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Two Probable Cases Of H1N1 Identified In NC

Ruzanna Harutyunyan's picture

State Health Director Jeffrey Engel today reported that two probable cases of the H1N1 flu have been identified in North Carolina. Gov. Bev Perdue was notified this morning and joined Dr. Engel in assuring that the state is working with the county health officials where the patients are located to provide any assistance they need in responding.

“I am in close contact with our state public health leaders,” said Gov. Perdue. “I want to assure the public that North Carolina is fully prepared to respond to any cases of the H1N1 flu virus. Public safety is North Carolina’s top priority.”

“I am very proud of the way North Carolinians have been responding to this outbreak,” Dr. Engel said. “It is natural that people are concerned, and everyone is keeping things in perspective and doing all the things they should to protect themselves. The best thing to do now is to continue the proper prevention practices — cover your mouth when you cough or sneeze, wash your hands often, avoid close contact with those who are sick and stay home if you are sick.”

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The probable cases were detected Thursday during lab tests on specimens sent to the State Laboratory of Public Health as part of the state’s efforts to defend against the new strain of flu. The Centers for Disease Control and Prevention (CDC) will test the samples in Atlanta, Ga., to make a final confirmation that the cases are the H1N1 flu. The time for the CDC to complete these tests is averaging about two days.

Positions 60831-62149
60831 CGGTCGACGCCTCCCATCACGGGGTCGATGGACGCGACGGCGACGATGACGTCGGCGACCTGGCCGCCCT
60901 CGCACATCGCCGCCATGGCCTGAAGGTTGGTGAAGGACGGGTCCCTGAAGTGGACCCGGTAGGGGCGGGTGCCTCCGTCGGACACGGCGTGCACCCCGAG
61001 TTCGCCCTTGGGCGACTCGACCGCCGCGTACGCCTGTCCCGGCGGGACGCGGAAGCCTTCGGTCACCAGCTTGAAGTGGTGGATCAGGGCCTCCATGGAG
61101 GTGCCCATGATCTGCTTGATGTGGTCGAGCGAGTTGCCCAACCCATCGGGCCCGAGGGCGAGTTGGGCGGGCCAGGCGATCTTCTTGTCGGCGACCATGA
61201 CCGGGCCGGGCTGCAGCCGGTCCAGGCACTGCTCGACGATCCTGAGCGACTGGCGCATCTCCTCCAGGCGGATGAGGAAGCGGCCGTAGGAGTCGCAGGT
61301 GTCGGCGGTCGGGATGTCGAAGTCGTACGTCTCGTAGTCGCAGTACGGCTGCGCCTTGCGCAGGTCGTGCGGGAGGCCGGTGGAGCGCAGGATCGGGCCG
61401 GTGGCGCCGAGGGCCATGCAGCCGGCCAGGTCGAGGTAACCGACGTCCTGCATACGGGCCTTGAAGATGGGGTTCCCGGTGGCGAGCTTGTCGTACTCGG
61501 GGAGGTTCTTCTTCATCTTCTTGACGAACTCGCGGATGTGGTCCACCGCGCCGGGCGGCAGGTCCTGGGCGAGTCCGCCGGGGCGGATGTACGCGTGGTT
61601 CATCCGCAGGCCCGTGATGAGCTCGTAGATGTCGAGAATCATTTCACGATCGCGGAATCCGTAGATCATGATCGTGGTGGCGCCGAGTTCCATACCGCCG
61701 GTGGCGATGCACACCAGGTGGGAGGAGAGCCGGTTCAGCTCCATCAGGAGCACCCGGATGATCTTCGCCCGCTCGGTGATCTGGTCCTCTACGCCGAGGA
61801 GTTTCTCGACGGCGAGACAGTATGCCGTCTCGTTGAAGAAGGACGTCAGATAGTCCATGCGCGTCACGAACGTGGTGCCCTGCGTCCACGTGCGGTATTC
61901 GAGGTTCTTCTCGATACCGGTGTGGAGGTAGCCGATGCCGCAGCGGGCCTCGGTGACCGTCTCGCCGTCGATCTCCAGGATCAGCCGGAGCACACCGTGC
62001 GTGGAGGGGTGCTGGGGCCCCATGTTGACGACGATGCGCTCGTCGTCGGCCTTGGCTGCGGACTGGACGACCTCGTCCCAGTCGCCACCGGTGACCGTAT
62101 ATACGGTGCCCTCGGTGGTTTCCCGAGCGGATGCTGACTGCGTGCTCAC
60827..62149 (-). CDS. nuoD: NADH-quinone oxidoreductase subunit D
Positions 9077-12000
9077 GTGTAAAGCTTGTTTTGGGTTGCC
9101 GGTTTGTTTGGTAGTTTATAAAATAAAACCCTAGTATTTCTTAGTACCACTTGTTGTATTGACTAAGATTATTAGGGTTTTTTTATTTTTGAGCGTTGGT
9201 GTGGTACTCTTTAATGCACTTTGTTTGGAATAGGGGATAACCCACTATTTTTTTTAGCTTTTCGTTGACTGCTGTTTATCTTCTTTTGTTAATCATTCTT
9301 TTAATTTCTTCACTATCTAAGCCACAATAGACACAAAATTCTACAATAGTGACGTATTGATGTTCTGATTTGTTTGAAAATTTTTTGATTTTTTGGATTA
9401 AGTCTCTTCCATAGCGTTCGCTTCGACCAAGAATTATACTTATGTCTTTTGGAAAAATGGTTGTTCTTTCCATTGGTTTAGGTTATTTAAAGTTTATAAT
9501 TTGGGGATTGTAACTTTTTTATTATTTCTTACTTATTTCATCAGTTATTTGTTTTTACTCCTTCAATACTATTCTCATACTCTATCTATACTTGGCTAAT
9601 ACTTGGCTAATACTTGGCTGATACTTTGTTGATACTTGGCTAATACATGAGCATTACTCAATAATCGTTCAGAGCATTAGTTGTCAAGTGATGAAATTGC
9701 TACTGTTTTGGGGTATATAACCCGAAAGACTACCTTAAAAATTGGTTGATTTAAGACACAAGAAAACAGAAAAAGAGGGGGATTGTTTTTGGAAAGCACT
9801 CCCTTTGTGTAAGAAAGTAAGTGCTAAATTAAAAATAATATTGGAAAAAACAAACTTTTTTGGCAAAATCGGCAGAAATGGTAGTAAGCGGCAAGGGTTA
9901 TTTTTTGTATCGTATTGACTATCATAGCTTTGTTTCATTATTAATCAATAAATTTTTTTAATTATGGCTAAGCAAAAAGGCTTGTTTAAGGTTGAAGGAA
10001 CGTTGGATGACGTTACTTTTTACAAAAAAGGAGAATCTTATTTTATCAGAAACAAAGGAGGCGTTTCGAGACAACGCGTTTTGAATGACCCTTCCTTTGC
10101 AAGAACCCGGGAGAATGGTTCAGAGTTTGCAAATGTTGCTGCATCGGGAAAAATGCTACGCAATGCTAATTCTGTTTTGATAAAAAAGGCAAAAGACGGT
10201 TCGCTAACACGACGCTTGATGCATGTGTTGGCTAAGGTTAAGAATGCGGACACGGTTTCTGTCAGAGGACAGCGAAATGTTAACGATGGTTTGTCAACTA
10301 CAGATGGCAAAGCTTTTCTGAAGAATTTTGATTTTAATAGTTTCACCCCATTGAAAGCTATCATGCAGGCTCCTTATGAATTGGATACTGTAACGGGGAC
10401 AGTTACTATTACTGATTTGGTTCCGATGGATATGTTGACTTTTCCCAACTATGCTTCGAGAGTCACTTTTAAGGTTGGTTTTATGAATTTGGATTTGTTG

The two cases are located in Onslow and Wake counties. The Wake County case was a visitor to North Carolina. Further information about the patients cannot be released at this time for privacy purposes.

The Onslow County patient has been issued an isolation order for seven days after symptoms first appeared, or until the lab has ruled the patient negative for H1N1 flu. The family has been given instructions in ways to avoid spreading the illness to others, including proper hand washing techniques and medical care, and family members will be monitored for signs of illness.

Local health officials are working to determine who might have been exposed before the patients showed symptoms. Officials will be notifying anyone with whom there was close contact.

People who have been in close contact with the patients will be advised to go home at the earliest sign of illness and to minimize contact in the community to the extent possible.